My week in Vietnam – reflecting on Miracles Day
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I’m a radio host… so my job is talking. A lot. My job is literally stringing words together, and occasionally making sense. So it’s rare I’m speechless.
But today, in a remote corner of Vietnam, this lil radio host is lost for words.
How do I explain what I am witnessing here? In a place almost forgotten by the rest of the world… a regional town three hours south of Hanoi called Thanh Hoa.
How can I explain this? But… I’ve witnessed a miracle.
It was quiet. It was unassuming. There were no bells or whistles, red carpets or fireworks. It was silent. It was humble. It was insanely beautiful. And yet it was a miracle of extraordinary proportions.
I was in the operating theatre of a regional hospital that specialises in eye operations. The majority of their patients are people who are blind from cataracts. Some have travelled long distances to be here. Some have been blind for a few months, some a few years. Some a few decades. Hundreds of people have filed through these doors over the last few days… all of them seeking out their own miracle. They are all very quiet. They are calm. When you talk to them through the translator, what strikes you most is that no one is afraid. They are quietly excited. They know that within a few short moments, they will have the gift of sight again.
Stop for a moment. Let that wash over you. Let that sink in. They are blind and about to be able to see again. LET. THAT. SINK. IN.
Honestly, can you even imagine that? Picture being completely blind, surrounded by darkness… and someone tells you that it would only take $32, 12 minutes, a painless operation and boom… you would be able to see again. See your children laugh. See the street in front of you so you can walk safely. See your hands, so that you can earn a living and provide food and shelter for your family.
Then… imagine not being able to afford that operation. Living life. In darkness.
I gaze down at the beautiful 87 year old lady lying still in front of me on the operation table, and my own eyes fill with hot tears. This is a miracle happening only inches from my face. It’s overwhelming. It’s emotional. It’s glorious. Another radio host I am travelling with called Becci runs out of the theatre in tears.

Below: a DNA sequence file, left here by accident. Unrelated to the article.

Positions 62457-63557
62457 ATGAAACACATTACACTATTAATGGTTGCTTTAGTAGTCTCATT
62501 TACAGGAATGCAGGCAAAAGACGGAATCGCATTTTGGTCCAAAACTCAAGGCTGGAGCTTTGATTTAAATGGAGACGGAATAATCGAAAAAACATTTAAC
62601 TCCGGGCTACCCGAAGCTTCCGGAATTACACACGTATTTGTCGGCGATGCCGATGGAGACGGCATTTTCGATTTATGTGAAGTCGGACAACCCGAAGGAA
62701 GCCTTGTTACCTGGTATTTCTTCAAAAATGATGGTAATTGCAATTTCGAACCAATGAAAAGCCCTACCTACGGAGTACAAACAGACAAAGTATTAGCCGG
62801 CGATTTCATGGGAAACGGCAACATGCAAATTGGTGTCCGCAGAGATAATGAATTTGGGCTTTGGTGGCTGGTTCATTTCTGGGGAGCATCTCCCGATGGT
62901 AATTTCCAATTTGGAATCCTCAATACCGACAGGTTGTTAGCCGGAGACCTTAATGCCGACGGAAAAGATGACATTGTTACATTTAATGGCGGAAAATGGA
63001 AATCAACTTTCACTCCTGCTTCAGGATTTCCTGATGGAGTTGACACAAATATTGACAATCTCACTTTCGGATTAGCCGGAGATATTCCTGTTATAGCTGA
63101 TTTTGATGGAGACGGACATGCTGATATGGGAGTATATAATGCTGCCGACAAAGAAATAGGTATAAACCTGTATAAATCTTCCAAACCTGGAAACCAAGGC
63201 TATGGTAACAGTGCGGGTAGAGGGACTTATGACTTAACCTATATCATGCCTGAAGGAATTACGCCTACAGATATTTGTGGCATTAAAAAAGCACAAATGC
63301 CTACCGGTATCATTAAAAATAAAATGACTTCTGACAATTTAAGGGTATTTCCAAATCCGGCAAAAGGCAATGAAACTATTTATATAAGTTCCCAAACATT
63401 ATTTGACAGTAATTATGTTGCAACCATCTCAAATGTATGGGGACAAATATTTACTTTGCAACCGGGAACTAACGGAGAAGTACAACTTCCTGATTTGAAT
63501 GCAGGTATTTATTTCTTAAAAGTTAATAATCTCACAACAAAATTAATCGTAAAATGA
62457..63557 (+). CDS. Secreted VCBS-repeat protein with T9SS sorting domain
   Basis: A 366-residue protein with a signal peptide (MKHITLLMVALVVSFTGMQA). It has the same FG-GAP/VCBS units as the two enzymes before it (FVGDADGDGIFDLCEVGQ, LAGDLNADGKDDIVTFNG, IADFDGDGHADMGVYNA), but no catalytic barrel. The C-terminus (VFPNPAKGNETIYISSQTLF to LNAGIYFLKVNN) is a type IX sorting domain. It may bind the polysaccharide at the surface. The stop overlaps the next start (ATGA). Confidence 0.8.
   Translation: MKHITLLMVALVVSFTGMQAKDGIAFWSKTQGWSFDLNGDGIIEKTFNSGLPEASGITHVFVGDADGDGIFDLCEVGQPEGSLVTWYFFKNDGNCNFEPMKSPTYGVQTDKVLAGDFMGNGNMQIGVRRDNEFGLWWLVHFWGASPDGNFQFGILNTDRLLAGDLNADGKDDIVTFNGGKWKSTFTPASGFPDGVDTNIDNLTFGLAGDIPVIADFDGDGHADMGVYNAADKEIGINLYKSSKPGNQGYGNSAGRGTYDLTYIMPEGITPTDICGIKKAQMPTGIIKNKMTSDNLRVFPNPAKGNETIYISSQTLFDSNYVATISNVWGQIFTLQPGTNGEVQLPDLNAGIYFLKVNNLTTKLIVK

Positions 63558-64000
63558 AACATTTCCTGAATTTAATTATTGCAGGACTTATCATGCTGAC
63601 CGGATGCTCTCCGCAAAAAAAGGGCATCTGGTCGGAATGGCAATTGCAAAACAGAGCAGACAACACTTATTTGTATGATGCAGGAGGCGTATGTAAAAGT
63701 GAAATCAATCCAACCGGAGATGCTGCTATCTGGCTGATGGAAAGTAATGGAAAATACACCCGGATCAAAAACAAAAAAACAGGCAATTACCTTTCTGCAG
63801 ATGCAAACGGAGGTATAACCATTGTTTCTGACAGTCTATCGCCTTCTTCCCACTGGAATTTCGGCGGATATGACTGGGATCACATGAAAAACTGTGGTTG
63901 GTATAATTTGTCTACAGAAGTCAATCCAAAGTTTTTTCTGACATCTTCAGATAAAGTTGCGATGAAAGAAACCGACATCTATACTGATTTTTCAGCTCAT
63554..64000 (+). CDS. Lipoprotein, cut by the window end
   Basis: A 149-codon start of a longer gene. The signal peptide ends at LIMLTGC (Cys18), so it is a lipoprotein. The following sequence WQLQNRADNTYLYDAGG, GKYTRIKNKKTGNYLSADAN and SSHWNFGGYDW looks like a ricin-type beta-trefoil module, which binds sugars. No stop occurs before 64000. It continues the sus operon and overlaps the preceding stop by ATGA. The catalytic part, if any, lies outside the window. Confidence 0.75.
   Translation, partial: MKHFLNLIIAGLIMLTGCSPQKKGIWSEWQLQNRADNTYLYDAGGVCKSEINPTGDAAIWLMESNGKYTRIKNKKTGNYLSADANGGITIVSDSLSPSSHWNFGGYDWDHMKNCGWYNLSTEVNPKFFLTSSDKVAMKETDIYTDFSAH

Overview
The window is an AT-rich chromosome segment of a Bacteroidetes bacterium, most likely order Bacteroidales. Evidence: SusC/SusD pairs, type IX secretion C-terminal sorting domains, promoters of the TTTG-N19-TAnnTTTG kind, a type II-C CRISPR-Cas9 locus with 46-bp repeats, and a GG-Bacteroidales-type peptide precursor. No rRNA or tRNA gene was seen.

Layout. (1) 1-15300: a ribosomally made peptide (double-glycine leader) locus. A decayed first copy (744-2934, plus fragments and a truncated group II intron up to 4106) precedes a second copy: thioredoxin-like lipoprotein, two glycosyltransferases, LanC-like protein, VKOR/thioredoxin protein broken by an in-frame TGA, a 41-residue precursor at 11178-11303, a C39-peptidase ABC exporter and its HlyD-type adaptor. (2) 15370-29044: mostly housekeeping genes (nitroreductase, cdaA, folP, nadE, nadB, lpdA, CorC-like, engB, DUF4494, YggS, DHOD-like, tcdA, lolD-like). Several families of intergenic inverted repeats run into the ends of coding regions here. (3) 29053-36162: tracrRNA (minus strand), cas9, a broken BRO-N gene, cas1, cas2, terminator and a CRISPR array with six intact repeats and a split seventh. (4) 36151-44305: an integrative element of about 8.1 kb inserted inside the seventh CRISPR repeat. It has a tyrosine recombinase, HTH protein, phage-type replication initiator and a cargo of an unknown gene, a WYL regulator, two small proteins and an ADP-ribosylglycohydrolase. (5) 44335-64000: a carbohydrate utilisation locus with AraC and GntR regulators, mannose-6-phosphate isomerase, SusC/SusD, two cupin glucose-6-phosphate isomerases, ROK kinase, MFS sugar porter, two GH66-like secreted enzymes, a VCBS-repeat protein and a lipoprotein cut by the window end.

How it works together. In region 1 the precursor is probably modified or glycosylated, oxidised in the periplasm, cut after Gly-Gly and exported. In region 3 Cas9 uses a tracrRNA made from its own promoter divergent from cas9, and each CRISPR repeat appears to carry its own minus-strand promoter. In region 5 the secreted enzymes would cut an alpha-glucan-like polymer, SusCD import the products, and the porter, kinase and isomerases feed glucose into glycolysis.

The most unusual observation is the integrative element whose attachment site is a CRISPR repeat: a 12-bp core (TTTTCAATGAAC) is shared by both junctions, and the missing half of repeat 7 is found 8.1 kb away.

The last time I watched a cataract surgery in Nepal, I almost fainted. It wasn’t the operation that made me nauseous, it was the fact that my western life was so comfortable, and so unaffected by these poor people on the other side of the planet that I felt overwhelmed with utter guilt.
I walk out of the operating theatre and peel off my scrubs. I start to understand, really understand, why Jesus spoke so much about loving those who are poor. Why he said to look after them. Why he said loving the very least of these people is so important. Not only important for them, but it’s important for us. It’s so vital for our hearts, for our souls. To be servants. To be soft. To be generous. To love everyone. To meet peoples needs. To be the hands and feet of Jesus.
In a few days, I’ll be on a plane heading home to my family. My little two year old girl will run towards me at the airport and throw herself into my arms. She can see me. She doesn’t live in darkness like so many of the children I saw waiting silently on beds in that small regional hospital. And as she grows up, I will show her pictures of these people. And tell her their stories. So we never forget how blessed we are.
The people I met in that hospital, asked one thing of me. To thank you. To thank you from the bottom of their hearts. They understand all too well that it is people like YOU who are giving them their eyesight back. They are so thankful. So very, very thankful. They are thankful for their $32 miracle. Thankful for being able to see again… and thankful to YOU for caring.
God bless you… you have created a miracle.